Identifying Dengue Fever Risk Areas With Machine Learning
According to the World Health Organization, mosquito-borne arboviral infection dengue is endemic in 10 countries of South East Asia. The vector mosquito Aedes breeds in stagnant pools of water in urban and semi-urban areas. Since East Asia is prone to floods, scientists thought it would be worth analyzing if floods induced by climate change had any correlation with dengue hazard worsening in cities. Though a definitive evidence of the correlation couldn’t be found, a research backed by machine learning methods has indicated at a strong relationship between the two.
The study was undertaken by Japan’s Ehime University in association with the University of Tokyo, the Philippines’s De La Salle University, and Indonesia’s Padjadjaran University. The city of Manila was chosen for the scope of this study, not only because it is a dengue hotspot, but also because insufficient drainage facilities make the city flood-prone. The researchers collated the following data elements from 2009-2014 with an aim to create a predictive risk map for dengue in Manila:
- Local dengue incidence
- Mosquito abundance
- Climate factors
Using established machine learning methods, the researchers created a software model to examine how the datasets are connected. The software began by studying a simple, internal model of the connection between the rainfall in an area and the number of dengue cases registered there. After several iterations, the software learned how to fine-tune this model, and eventually started predicting with growing accuracy the risk of dengue transmission on the basis of the local conditions.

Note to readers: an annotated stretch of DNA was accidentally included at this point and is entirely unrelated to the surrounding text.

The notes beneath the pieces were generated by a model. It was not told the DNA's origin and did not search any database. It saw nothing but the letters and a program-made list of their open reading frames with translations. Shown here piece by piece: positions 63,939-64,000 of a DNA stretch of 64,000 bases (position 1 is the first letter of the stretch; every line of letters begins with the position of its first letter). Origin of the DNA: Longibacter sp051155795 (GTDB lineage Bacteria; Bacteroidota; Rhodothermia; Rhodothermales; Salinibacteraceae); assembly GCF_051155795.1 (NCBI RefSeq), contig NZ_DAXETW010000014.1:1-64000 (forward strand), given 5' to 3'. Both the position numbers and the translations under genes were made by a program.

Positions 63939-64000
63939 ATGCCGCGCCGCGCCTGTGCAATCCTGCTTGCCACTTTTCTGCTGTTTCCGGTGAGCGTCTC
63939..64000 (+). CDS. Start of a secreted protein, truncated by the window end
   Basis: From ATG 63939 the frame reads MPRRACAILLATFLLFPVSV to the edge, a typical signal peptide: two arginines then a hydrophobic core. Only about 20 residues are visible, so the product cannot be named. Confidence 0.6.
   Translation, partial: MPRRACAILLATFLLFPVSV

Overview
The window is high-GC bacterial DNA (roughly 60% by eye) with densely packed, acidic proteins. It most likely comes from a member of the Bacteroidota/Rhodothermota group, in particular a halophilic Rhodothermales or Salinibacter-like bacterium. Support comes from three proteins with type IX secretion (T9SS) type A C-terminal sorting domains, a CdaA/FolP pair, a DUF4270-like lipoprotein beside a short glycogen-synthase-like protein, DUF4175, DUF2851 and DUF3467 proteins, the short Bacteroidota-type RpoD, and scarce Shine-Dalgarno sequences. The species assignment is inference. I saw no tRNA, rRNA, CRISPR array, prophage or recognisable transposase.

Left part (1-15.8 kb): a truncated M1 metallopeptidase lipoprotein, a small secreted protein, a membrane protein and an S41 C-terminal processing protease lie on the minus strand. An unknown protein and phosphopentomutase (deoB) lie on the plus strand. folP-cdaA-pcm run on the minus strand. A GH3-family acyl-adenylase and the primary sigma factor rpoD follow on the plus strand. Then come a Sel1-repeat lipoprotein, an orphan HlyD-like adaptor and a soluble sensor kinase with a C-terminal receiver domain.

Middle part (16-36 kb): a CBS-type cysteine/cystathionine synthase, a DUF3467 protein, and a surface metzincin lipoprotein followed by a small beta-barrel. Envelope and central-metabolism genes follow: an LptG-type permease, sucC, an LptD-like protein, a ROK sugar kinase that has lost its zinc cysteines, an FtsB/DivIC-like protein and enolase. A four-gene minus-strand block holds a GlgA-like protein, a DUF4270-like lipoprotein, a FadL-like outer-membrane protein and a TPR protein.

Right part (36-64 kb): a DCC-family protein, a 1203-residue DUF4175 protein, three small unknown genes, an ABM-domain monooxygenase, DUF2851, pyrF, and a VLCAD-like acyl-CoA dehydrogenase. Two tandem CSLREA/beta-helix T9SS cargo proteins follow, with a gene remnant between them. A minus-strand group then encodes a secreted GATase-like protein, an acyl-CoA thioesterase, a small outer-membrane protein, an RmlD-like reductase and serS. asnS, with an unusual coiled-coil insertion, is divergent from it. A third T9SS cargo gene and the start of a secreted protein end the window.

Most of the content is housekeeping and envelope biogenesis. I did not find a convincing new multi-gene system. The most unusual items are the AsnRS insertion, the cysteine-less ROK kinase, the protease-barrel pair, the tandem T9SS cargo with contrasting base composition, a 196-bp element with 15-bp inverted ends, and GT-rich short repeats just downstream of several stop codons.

Consequently, the research team was able to figure out how many cases per 1,000 people can be anticipated at different locations of the city based on the flood risk and land usage in that area. The study also indicated that dengue risk became quite escalated after receiving high rainfall, especially if the Southern Oscillation Index (SOI) at the time was also high and the rains coincided with the maturation of mosquito larvae. La Niña was also found to be a factor contributing to more dengue cases. Interestingly, the most flood hazards did not result in higher risk from dengue, possibly because mosquito eggs and larvae get flushed away by strong currents.
Counter-strategies for cities
The head of Molecular Ecology and Health Laboratory at Ehime University in Japan, Kozo Watanabe, believes that this machine learning system could give government officials evidence to base their health and environmental policies on. It could also help them decipher where the drainage system needs immediate attention or where they should be building a new dam. So now, the researchers will work on developing scenarios of how governments and cities can predict dengue incidence in their jurisdiction by utilizing drainage and land use data and come up with effective countermeasures.